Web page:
Weapons of Mass Destruction, for the umpteenth year, have held a top national news spot. Only this year, the story isn’t who allegedly has them, but who, it turns out, didn’t. Yes, the WMD story that the Bush administration used as its justification for going to war was a total fabrication. Of course, for those of us who look beyond the American corporate media for our news, this wasn’t news at all. I heard the former U.N. weapons inspector and U.S. Marine Intelligence Officer Scott Ridder make this claim in 2002 before we invaded Iraq. And there were hundreds of well sourced stories in the international media and the U.S. alternative media that supported Ridder’s claims. What’s noteworthy about 2005, however, is that this story has finally been covered by the corporate media—120,000 lives and $228 billion too late.
What we’re seeing here is poll-driven reporting. The corporate media is in business to sell widgets and SUVs, not to break stories. They must, however, follow stories that have already broken, otherwise they expose themselves as the shameless stooges that they are. And while they are loath to go against a popular national trend, however fascistic it may be, they are also quick to follow public opinion, lest they expose themselves for the whores they are. This is the real story concerning the Iraq War. Public opinion has turned against the war, and hence, journalists now have wiggle room to actually cover some of its most critical stories—like the epidemic of torture, the fabricated evidence that brought us to war, and the White House-supported emergence of death squads.
This all brings us to Cindy Sheehan—the grieving Gold Star mother that historians will eventually canonize. Sheehan took on the war when it, and Bush, still maintained a modicum of media-driven popularity. Unrelenting, she exposed the moral bankruptcy of the Bush administration in a way that not even the American media could ignore. Time magazine chose the world’s richest couple, Bill and Melinda Gates, and Bono, as its People of the Year, honoring them for their humanitarian efforts. With all due respect to Bono, my Person of the Year award has to go to Sheehan – not for her politics per se, but for the inspiration she has given us by showing that one person can, indeed, make a difference and maybe even change the world. She’s 2005’s Mother Jones and Granny D all wrapped up into one awkward but potent package. We find similar inspirational stories in this year’s temporary defeat of Bush’s plan to privatize Social Security and in the growing anti Wal-Mart movement.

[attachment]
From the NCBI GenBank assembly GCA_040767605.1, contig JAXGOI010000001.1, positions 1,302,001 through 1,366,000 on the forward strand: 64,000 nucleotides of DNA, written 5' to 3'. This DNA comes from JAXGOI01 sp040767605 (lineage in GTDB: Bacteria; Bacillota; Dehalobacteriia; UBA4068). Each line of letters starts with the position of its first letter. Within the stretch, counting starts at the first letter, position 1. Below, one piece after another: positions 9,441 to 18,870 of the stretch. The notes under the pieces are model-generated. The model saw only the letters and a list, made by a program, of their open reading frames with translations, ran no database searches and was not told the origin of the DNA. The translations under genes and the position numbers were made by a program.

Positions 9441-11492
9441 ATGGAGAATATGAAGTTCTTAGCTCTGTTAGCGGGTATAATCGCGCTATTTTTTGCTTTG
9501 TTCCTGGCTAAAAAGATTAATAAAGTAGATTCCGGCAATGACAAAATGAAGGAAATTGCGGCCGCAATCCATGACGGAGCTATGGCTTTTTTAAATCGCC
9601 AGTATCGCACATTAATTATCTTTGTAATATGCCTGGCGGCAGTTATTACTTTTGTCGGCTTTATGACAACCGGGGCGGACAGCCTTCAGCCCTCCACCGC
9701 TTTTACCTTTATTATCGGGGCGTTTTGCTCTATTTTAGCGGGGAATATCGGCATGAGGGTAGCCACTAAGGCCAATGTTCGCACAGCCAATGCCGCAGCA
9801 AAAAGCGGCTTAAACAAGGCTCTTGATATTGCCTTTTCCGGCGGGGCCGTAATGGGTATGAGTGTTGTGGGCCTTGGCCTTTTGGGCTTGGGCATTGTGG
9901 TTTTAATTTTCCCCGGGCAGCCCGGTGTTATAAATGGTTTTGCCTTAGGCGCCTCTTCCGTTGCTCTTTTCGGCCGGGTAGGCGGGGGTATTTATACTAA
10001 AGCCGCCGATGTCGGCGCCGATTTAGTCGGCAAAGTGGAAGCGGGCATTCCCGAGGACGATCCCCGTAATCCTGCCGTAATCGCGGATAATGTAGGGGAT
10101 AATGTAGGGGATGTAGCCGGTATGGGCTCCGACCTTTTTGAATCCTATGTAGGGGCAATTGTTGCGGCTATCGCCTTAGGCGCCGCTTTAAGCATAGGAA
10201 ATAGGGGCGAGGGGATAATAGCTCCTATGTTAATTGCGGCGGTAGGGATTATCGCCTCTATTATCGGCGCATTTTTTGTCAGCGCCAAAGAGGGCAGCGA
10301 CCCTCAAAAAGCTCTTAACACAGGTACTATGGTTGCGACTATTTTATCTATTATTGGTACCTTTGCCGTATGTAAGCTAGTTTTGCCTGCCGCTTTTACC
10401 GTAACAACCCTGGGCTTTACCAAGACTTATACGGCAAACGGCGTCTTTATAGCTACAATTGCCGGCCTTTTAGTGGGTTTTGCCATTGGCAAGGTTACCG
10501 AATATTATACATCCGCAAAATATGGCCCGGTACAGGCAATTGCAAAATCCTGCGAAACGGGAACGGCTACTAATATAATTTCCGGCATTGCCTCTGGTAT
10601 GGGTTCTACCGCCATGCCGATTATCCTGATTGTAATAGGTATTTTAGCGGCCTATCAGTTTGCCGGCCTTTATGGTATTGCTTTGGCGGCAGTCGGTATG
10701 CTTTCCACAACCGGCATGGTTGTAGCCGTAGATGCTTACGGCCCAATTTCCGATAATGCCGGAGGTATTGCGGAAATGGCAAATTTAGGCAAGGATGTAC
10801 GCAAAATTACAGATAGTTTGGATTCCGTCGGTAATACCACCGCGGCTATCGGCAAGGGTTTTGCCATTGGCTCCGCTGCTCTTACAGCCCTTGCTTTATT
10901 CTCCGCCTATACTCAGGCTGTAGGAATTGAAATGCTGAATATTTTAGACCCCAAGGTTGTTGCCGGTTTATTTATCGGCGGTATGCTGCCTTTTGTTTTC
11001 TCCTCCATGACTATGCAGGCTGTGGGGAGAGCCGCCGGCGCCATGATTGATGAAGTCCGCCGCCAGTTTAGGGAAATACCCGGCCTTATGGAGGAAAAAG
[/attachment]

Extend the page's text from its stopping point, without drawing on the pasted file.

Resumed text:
This year also saw the exposure of more evidence documenting that U.S. forces have been targeting and killing international journalists who have been reporting critically about the United States—a policy that began in 1999 when Bill Clinton ordered the bombing of Serbia’s national radio and TV network. As we go to press, evidence is emerging that George W. Bush had hoped to do the same to Al Jazeera by bombing their corporate headquarters in Qatar. The only twist is that we are not at war with our ally, Qatar. Bush never was too good with figuring out the nuances of that foreign policy stuff.
Other unforgettable headlines:
— We finally saw Terri Schiavo laid to rest; the Supreme Court ruled that the U.S. can no longer execute people who committed their capital crimes as children; oil companies made record profits in the wake of Hurricane Katrina, only to get tax breaks from the Bush administration; the National Security Agency and the military are now illegally spying on American citizens in the U.S.; With the Bushistas distracted in Iraq, democratic socialism is sweeping across Latin America.
— We still have no plan to confront a possible outbreak of Avian Flu; Republicans are getting indicted all over the place for a slew of different felonies; The global institution of marriage took a step forward with South Africa becoming the fifth country to lift its ban on gay marriages; George Bush’s pick, the spooky looking John Roberts, gets appointed to the Supreme Court with the acquiescence of a bunch of Quisling Democrats; U.S. ally Saudi Arabia held its first ever elections—for a piddly local office—restricting voting rights to male citizens.
— Congress passed a tax cut package which, according to the Brookings Institution Tax Policy Center, will bestow 54 percent of the tax savings on the richest two tenths of one percent of Americans—those “earning” over one million dollars per year. In all, 97 percent of the booty will go to the richest 3.7 percent of households—those with annual incomes of $200,000 or more. Working Americans will once again get squat.
Finally, George W. Bush has made it another year without getting impeached by the Republican-controlled Congress and Senate. I suppose that’s because nobody ever gave him a blow job.